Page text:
I could name these kids, but the list would always be smaller than the actual set of heroes from my school. I don’t want my failing memories, of 20 years ago, being the reason for missing out on not naming the sports stars from my school days. Some I am in touch with, some I am not. They’re all well settled now. Some are doctors, Ph. Ds, software engineers, one is a lawyer in Singapore. One, I think is a stock broker. Couple of them are in the army, quite high up now.

Pretty much the gamut of professional achievement has been achieved by these guys

Everything except sports.

Not one.



The best facilities, the best talent, the best possible set up for a school setting, and zero professional sportsmen.

That’s the reality of our 6 medals, and that's why it’s going to be a slow, painful climb to the top of the Olympic medal tally.

Forget 2016, I’d say 2024 or maybe 2032.

Because sports, like art, is not a chemical formula that can be achieved overnight (unless you’re the Chinese, but even there, there are some suspicions of chemical formulae being involved). Making a living out of sports is a lot of toil. It’s about living in the insecurity that you may never be able to provide for your family if you’re not good enough, and still thinking that it’s worth the risk.

And you cannot do it without heroes.

Heroes, role models, guiding lights, whatever. The kind, who have been in your shoes before, and who can guide you that everything will be all right in the end. For every Saina and Sushil Kumar, there is a Gopichand and a Satpal Maharaj, who briefly tasted success, but couldn’t sustain it. Who, knowing your insecurities, can convince you that they have seen the light, and that you have what it takes to touch that light.

Someone who knows, what it was that kept them from reaching the top, and who will guide you to that one missing ingredient.

Someone that a generation of Indians never had – a generation that is today spending their lives in air-conditioned offices as engineers, doctors, army men, lawyers, because that was easier than hitting their collective heads against a brick wall.

Someone that generations of Indians going forward will have for the rest of their lives.

Thursday, August 02, 2012

Critique us.. Pity us.. Stupid us..

Has been a while since I wrote anything.. Anything worth reading actually.. the last few posts have been for want of a better word, pretty much crap.. the angry, frustrated tenor of the posts is not really me.. But I write for want of a better hobby, so you have to live with it, till I come up with something better… This post is just a general rambling of whatever is coming to my mind. I am writing just my thoughts. No guarantees whether this would come up anyway close to what I am capable of.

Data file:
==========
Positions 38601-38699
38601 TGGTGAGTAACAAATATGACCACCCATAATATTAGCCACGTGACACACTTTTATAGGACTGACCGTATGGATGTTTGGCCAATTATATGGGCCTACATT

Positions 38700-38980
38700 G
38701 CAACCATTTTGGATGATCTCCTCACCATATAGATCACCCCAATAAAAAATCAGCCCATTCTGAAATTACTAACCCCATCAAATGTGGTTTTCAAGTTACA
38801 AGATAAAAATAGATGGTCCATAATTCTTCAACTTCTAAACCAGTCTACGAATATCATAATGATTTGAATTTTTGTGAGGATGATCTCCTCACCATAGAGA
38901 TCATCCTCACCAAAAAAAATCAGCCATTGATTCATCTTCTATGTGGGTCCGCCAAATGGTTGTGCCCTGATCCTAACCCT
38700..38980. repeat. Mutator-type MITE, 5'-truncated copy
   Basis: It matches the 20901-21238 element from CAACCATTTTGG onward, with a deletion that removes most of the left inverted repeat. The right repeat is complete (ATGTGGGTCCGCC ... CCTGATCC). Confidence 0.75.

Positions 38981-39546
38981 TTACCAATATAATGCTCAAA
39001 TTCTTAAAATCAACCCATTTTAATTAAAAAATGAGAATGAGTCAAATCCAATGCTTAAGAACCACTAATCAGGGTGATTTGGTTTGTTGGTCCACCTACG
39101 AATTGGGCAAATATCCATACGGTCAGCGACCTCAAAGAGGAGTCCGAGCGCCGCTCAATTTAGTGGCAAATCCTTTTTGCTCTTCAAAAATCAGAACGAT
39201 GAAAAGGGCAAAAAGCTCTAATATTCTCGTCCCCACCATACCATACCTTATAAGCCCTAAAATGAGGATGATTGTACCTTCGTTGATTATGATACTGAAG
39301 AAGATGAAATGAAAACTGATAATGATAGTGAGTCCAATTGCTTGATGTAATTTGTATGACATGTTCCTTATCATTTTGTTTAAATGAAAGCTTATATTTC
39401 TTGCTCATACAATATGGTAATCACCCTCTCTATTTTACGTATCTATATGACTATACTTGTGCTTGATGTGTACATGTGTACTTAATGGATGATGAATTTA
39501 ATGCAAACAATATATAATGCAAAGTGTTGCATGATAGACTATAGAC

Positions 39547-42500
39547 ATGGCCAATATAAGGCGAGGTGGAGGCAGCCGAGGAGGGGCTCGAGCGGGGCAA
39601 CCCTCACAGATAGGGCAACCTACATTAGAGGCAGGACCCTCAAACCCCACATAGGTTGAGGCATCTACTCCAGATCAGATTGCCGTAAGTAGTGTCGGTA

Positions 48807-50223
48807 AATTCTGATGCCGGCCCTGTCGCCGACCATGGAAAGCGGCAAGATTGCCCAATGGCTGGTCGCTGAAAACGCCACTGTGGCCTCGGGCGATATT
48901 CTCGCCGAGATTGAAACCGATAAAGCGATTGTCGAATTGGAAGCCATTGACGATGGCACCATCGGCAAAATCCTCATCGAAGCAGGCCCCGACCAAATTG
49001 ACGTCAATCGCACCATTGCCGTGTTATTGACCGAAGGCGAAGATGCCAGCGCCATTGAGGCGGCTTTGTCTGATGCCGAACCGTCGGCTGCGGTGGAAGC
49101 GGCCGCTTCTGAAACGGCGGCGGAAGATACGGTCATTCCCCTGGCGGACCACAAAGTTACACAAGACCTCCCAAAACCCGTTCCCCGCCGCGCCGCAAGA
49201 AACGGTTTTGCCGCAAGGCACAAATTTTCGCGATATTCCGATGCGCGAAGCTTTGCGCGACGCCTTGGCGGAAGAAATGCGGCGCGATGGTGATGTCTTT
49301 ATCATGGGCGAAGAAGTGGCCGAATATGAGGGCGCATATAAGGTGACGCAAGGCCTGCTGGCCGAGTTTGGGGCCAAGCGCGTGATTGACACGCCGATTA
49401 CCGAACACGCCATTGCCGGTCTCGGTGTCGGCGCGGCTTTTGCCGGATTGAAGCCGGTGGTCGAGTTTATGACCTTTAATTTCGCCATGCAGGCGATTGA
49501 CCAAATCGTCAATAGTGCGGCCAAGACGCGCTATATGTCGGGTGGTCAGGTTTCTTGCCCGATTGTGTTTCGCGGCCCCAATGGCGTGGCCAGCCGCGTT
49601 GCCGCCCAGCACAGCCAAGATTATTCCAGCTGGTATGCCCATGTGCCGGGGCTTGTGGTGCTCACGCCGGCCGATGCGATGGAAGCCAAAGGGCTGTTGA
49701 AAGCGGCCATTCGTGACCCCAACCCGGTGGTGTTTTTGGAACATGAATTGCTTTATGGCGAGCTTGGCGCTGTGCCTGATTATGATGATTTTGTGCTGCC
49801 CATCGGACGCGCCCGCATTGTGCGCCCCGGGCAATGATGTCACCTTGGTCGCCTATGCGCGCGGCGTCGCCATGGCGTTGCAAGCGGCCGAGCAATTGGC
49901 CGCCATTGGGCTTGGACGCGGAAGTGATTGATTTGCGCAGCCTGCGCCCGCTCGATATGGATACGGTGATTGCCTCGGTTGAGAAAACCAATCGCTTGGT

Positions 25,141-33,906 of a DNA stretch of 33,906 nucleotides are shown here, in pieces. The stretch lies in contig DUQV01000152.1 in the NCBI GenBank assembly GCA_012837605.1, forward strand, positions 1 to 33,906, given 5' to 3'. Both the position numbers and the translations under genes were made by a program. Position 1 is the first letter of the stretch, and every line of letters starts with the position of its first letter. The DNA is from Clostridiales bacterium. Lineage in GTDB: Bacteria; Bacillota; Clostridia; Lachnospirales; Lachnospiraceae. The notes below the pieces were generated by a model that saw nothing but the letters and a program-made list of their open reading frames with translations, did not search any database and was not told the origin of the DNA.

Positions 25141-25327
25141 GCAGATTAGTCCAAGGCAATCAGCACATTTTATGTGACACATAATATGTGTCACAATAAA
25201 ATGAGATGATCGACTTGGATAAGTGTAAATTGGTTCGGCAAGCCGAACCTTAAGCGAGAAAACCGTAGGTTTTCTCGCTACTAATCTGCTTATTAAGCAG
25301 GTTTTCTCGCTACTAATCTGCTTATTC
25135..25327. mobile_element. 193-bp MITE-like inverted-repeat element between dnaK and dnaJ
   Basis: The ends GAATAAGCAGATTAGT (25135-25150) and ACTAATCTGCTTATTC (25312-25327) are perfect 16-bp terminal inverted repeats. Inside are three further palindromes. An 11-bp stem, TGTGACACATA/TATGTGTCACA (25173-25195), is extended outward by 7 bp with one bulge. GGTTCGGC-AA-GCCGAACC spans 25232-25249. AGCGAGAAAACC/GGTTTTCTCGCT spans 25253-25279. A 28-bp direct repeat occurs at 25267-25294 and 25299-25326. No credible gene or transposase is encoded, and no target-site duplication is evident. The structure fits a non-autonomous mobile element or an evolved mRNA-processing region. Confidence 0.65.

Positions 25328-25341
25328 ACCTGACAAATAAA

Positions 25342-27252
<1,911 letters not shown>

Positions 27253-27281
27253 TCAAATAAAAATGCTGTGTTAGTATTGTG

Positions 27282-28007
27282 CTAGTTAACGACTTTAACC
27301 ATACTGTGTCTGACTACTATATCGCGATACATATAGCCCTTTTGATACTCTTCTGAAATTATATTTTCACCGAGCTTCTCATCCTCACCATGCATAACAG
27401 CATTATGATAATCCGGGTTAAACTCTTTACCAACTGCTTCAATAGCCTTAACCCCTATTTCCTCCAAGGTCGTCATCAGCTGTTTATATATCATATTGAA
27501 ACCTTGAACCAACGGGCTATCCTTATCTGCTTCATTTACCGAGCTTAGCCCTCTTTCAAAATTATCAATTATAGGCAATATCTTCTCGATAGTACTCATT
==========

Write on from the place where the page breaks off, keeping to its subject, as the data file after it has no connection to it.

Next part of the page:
In that regard, I think I am pretty much like this country, and the people of this country. Capable of much more, but strangely producing drivel, just because we need to do something, so that people don’t think we’re dead. Scream so that people know we’re alive. Without screaming, everyone thinks you’re dead, and really we have enough dead around here. The situation is ripe for a satire of the most blistering kind, but I am afraid no one will quite understand the satire underneath it all.
It’s not like I am very frustrated with life. If anything, it’s quite the opposite. There is so much to be optimistic about, that my frustrations are directed generally towards the pessimists of the world. This apparent need to get worked up about everything is beyond my modest level of understanding of this world. I like my life leisurely, laidback if you will. It is quite beyond me to cry outrage at the drop of a hat. You could say that my parents taught me to trust people, and look at the brighter side of things. This conspiracy theory about everything and everyone is way beyond my league.
Take for example, this constant meme going on about how India is having a disappointing Olympic games, and how our system is to blame. How cricket rules everything, leading to disproportionate attitudes towards the rest of the sportsmen and women in this country. Maybe we are having a disappointing Olympic Games. Maybe we’re not. I really don’t know. What I do know is the same bunch of people who wrote/said that we’re going to win every bloody medal in sight and each of the 87 (or whatever) sports persons is going to come back with at least a bronze, are now saying that the team is having a disappointing Games. Truly, I didn’t know who the hell Deepika Kumari was, till I was told that she is the world’s best archer and is going to win and obliterate every known record in sight. No one told me that she is 17 years old. I know how I was when I was 17. If someone is ranked world number 1 at the age of 17, that’s a mighty fine achievement. Better than pretty much anyone in my family (before or after me) would achieve. Even if she doesn’t win the damn medal. For myself, I find it a very creditable achievement that I can change a diaper on a baby that is attempting wiggle away and turn towards the multi colored beach ball right behind, and I am TWICE her age!!!
It’s sports. A game. At the end of the day it nothing to do with winning and losing. All that nonsense about winning is everything is beyond me. Some win, some lose. Terming those who have lost as “losers” is stupid, especially when I am sitting on my couch watching an idiot box. It is very difficult for me to get worked up only because ESPN paid a billion dollars to broadcast the games. In that sense, the old days of DD National were so much better. Free to broadcast, with the most boring hosts and sets, and no advertisers, and zero incentive to attract the last set of eyeballs on the planet to eke out a profit.
What about patriotism, you say? What about all the pride and joy you get out of hearing the national anthem and the national flag? What about the chance to show what progress India has made in the field of sports? They are representing me and you and why on earth would you want the world to think that we suck at sports.
Hold that thought. Think about that for a second. They represent you and me. Now imagine yourself on a sports field. Imagine how things are going to turn out. Suddenly things seem crystal clear.
It is because they represent you and me that they never win at the Olympics!!!!